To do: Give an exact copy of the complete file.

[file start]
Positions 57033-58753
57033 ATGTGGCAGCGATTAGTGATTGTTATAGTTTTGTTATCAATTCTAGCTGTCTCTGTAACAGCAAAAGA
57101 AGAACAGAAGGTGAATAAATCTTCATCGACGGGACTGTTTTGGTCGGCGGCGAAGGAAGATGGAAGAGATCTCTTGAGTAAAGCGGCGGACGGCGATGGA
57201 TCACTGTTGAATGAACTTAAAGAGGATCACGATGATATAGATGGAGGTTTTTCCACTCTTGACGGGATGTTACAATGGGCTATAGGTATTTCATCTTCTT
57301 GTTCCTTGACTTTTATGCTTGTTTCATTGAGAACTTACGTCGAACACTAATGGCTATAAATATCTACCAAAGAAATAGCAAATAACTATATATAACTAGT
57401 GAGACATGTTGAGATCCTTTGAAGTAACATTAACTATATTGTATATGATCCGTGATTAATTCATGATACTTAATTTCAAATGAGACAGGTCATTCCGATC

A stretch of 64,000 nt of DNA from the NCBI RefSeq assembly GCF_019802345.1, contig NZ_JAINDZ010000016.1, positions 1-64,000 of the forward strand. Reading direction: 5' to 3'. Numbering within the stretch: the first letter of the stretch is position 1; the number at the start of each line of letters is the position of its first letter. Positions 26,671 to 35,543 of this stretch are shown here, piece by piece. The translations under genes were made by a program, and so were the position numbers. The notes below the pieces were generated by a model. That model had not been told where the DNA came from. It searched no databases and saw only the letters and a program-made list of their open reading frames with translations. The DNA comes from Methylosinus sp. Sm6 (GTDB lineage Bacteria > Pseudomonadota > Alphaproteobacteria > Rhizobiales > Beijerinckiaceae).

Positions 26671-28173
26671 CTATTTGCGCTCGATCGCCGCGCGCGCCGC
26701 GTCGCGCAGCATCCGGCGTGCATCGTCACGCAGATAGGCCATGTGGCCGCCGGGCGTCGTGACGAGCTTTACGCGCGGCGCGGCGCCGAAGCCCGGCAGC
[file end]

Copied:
Positions 57033-58753
57033 ATGTGGCAGCGATTAGTGATTGTTATAGTTTTGTTATCAATTCTAGCTGTCTCTGTAACAGCAAAAGA
57101 AGAACAGAAGGTGAATAAATCTTCATCGACGGGACTGTTTTGGTCGGCGGCGAAGGAAGATGGAAGAGATCTCTTGAGTAAAGCGGCGGACGGCGATGGA
57201 TCACTGTTGAATGAACTTAAAGAGGATCACGATGATATAGATGGAGGTTTTTCCACTCTTGACGGGATGTTACAATGGGCTATAGGTATTTCATCTTCTT
57301 GTTCCTTGACTTTTATGCTTGTTTCATTGAGAACTTACGTCGAACACTAATGGCTATAAATATCTACCAAAGAAATAGCAAATAACTATATATAACTAGT
57401 GAGACATGTTGAGATCCTTTGAAGTAACATTAACTATATTGTATATGATCCGTGATTAATTCATGATACTTAATTTCAAATGAGACAGGTCATTCCGATC

A stretch of 64,000 nt of DNA from the NCBI RefSeq assembly GCF_019802345.1, contig NZ_JAINDZ010000016.1, positions 1-64,000 of the forward strand. Reading direction: 5' to 3'. Numbering within the stretch: the first letter of the stretch is position 1; the number at the start of each line of letters is the position of its first letter. Positions 26,671 to 35,543 of this stretch are shown here, piece by piece. The translations under genes were made by a program, and so were the position numbers. The notes below the pieces were generated by a model. That model had not been told where the DNA came from. It searched no databases and saw only the letters and a program-made list of their open reading frames with translations. The DNA comes from Methylosinus sp. Sm6 (GTDB lineage Bacteria > Pseudomonadota > Alphaproteobacteria > Rhizobiales > Beijerinckiaceae).

Positions 26671-28173
26671 CTATTTGCGCTCGATCGCCGCGCGCGCCGC
26701 GTCGCGCAGCATCCGGCGTGCATCGTCACGCAGATAGGCCATGTGGCCGCCGGGCGTCGTGACGAGCTTTACGCGCGGCGCGGCGCCGAAGCCCGGCAGC